The American College of Obstetricians and Gynecologists (ACOG) has recently published an opinion regarding the use of selective serotonin reuptake inhibitors (SSRIs) and selective norepinephrine reuptake inhibitors for treatment of depression during pregnancy. ACOG warns that a particular SSRI known as Paxil (generic: paroxetine) should be avoided when possible by pregnant women or women who plan to become pregnant, due to the potential risk of fetal heart defects, newborn persistent pulmonary hypertension, and other negative effects.
ACOG’s press release goes on to say that “…exposure to SSRIs late in pregnancy has been associated with short-term complications in newborns including jitteriness, mild respiratory distress, excessively rapid respiration, weak cry, poor muscle tone, and admission to the neonatal intensive care unit. Unpublished data regarding the use of Paxil during the first trimester of pregnancy have raised concerns about an increased risk of congenital heart malformations.”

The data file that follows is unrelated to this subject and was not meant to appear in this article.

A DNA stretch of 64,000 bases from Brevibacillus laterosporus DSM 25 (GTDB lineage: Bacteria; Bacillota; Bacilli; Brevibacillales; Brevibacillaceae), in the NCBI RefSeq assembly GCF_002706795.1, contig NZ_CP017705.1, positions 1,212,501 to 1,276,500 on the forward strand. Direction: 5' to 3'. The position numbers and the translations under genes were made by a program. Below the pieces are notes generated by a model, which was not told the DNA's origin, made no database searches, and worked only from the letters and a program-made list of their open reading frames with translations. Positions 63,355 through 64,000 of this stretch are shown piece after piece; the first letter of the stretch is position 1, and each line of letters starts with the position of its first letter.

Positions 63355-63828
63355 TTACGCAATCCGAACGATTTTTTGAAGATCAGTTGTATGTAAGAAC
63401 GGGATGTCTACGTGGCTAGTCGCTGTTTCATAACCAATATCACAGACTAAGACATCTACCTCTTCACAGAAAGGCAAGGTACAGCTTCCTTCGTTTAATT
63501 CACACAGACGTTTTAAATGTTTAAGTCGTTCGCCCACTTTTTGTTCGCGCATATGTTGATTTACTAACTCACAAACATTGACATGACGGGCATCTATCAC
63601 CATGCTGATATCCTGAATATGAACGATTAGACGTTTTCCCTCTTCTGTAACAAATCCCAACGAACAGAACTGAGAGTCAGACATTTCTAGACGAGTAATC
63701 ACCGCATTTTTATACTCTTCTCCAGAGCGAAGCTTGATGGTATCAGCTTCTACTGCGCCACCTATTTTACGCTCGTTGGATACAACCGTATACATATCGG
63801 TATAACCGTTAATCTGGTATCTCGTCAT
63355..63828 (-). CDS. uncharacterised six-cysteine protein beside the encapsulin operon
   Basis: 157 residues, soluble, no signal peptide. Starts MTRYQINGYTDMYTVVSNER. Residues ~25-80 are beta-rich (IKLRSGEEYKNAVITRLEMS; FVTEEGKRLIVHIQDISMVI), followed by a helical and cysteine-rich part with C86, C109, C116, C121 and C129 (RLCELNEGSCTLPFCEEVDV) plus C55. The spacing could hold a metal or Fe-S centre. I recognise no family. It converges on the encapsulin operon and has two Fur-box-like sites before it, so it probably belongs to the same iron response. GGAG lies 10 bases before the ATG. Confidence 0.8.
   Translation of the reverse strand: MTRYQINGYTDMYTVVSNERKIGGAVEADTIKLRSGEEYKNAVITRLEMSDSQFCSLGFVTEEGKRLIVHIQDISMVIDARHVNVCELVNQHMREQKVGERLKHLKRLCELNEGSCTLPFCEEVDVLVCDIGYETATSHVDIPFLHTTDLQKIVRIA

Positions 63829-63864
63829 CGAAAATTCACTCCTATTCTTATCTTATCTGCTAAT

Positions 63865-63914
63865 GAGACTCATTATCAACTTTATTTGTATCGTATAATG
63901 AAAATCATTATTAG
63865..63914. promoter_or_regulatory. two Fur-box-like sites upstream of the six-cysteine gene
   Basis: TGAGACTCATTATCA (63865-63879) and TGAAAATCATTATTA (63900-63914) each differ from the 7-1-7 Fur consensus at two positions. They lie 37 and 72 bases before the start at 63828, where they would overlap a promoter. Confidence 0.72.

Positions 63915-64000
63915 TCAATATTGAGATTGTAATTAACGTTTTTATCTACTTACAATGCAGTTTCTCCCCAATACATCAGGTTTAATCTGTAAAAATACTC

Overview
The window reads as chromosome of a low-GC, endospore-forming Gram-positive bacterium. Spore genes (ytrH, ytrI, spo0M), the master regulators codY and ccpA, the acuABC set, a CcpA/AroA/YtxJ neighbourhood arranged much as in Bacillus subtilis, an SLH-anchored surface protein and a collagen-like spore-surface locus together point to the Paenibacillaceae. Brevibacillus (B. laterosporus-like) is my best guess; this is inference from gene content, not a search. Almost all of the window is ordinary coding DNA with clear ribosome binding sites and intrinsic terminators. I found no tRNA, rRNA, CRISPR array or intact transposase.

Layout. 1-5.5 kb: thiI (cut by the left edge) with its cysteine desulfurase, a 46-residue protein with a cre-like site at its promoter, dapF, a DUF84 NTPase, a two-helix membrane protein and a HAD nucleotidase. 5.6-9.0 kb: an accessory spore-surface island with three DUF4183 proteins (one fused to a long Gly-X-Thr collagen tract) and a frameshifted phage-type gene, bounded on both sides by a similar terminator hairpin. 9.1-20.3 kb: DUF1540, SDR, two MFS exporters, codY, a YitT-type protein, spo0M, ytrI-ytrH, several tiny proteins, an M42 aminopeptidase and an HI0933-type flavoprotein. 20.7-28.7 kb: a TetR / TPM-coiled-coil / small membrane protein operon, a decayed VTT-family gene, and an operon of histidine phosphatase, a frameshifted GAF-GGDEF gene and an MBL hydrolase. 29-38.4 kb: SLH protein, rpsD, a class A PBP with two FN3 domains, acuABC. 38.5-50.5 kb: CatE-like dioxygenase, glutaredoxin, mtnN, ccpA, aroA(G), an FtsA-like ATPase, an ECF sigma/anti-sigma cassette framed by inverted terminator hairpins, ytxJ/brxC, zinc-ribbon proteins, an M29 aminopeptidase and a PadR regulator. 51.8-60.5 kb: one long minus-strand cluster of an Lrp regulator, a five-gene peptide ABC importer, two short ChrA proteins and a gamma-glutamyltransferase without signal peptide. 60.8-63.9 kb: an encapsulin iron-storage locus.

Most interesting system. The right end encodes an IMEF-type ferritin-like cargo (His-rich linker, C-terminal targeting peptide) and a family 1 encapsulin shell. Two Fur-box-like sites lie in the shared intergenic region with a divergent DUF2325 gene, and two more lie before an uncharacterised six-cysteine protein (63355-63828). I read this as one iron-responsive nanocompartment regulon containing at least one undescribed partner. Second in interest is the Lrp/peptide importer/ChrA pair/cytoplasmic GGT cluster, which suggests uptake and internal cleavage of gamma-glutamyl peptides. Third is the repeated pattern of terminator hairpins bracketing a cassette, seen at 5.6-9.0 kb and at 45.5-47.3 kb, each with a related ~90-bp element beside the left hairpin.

In September, 2005, FDA’s Medwatch issued a Paxil Safety Information Alert, and GlaxoSmithKline, the maker of Paxil, wrote a letter to health care professionals stating, “Preliminary results suggest an increase in the risk of congenital malformations associated with the use of paroxetine as compared to other antidepressants….The most common cardiovascular malformations observed in the study were
ventricular septal defects.”
For women exposed to Paxil during early pregnancy, ACOG recommends that a fetal echocardiography be considered.